Take a look at the chart of the five-year history of the U.S. Dollar’s relationship with the Euro:
Back in August 2003, one U.S. Dollar purchased .9184 Euros. As of last Thursday, one U.S. Dollar only purchased .637 Euros, a decline of 30.64%! To put it in perspective, imagine you are going to take a trip to Europe. You reserved a hotel that is €200 per night or $313 per night (€200 ÷ .634 = $313). Leaving out inflation, that same hotel room would have only cost you $217 per night back in August 2003. That’s quite a difference. This is why other countries are griping about the falling dollar: it makes their goods and services more expensive compared to the U.S. Dollar.
Of course there’s another side to this: goods and services purchased in the U.S. with Euros are now cheaper. Using the example from the previous paragraph, a hotel that is $200 per night will cost a European tourist €127 per night. That same hotel would have cost them nearly €184 per night back in 2003 (again, ignoring inflation), or 44% more.
The dollar’s fall also makes imported goods and services more expensive here in the U.S., which means U.S.-produced goods and services are now more affordable when compared to imports and it also makes our goods and services cheaper overseas. This is good for us but bad for other countries.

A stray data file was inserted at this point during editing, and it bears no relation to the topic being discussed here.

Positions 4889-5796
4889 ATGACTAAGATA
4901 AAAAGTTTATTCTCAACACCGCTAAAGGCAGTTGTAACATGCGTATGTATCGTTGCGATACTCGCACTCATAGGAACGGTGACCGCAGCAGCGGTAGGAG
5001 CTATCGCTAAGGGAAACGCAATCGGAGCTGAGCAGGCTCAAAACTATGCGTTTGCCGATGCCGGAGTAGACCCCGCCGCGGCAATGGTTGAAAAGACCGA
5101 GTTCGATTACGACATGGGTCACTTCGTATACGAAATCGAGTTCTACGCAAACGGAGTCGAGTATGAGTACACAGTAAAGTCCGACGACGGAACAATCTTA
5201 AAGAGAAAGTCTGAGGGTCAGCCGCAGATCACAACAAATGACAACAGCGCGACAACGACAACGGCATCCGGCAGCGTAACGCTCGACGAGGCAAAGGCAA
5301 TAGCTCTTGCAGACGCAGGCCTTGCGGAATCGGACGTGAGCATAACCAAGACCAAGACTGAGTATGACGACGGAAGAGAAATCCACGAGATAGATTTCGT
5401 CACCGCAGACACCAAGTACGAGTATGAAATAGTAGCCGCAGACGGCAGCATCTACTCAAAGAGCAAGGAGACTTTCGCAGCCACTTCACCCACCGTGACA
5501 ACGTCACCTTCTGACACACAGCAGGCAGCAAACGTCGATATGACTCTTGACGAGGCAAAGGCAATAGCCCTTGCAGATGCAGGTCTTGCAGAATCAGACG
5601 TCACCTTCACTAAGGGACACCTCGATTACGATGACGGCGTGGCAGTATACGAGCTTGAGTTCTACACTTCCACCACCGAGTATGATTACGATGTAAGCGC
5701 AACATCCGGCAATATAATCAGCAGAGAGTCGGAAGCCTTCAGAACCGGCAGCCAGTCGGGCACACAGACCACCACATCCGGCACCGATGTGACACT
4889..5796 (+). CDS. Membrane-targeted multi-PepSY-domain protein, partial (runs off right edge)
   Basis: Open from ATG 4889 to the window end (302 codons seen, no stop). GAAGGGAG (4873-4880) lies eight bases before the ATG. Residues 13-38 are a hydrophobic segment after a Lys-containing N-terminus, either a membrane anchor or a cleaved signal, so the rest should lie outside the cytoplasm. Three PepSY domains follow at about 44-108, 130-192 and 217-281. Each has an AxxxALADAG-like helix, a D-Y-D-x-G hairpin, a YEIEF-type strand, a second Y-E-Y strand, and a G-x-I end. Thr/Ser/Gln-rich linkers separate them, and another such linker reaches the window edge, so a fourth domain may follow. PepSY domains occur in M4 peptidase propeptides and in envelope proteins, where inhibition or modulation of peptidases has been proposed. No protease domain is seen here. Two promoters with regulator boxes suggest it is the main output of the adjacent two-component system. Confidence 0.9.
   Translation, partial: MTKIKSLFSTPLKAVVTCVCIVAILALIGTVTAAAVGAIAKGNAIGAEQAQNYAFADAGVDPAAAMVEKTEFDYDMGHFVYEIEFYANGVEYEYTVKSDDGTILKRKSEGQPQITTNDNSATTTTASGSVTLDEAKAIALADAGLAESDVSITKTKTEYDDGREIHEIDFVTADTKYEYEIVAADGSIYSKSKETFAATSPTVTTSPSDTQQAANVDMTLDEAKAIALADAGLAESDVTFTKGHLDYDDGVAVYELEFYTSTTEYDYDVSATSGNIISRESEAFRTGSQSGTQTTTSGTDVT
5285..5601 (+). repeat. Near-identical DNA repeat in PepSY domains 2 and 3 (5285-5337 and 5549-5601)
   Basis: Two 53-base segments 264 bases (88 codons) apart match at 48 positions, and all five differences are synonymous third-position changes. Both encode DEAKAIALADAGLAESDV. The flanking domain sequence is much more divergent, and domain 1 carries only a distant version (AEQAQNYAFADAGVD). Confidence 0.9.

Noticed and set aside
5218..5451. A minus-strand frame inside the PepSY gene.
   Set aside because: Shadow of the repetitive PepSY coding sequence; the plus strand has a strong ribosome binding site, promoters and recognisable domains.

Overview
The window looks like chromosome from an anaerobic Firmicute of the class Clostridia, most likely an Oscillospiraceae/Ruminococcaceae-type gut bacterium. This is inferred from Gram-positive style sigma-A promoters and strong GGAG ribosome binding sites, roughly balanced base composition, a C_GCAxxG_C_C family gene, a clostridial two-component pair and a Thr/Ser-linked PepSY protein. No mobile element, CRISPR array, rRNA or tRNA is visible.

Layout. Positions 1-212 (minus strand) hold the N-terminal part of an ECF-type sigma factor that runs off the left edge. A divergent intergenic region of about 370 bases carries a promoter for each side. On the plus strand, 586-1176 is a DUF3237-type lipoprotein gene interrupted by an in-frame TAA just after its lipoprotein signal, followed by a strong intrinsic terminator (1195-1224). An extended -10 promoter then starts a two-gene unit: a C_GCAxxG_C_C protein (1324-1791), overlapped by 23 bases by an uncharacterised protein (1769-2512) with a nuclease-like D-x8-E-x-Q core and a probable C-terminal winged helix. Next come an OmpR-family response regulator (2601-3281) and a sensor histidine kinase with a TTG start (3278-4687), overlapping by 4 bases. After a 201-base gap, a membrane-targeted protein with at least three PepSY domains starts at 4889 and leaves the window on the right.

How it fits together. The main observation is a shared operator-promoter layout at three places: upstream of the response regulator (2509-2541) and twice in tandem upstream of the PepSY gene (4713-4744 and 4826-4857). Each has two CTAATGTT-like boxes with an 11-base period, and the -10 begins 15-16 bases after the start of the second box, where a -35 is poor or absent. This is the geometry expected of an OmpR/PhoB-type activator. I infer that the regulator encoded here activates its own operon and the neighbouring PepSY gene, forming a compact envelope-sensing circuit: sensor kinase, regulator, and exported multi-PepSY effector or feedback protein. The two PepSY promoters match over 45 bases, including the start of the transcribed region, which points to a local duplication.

There are negative aspects to the dollar’s fall. The biggest in my opinion, is with the price of oil. According to OPEC’s President, Chakib Khelil, each 1% drop in the value of the dollar against the Euro, means a $4 increase in the price of a barrel of oil. (I’m not sure how he came up with those numbers.) The dollar is down about 7% against the Euro so far this year. Based on that, about $28 of oil’s $50 price rise can be attributed to the falling dollar.
These trade-offs (and lots of others) are what make the study of economics so interesting.
I’m not saying the dollar’s fall is a good thing, but it does have some benefits.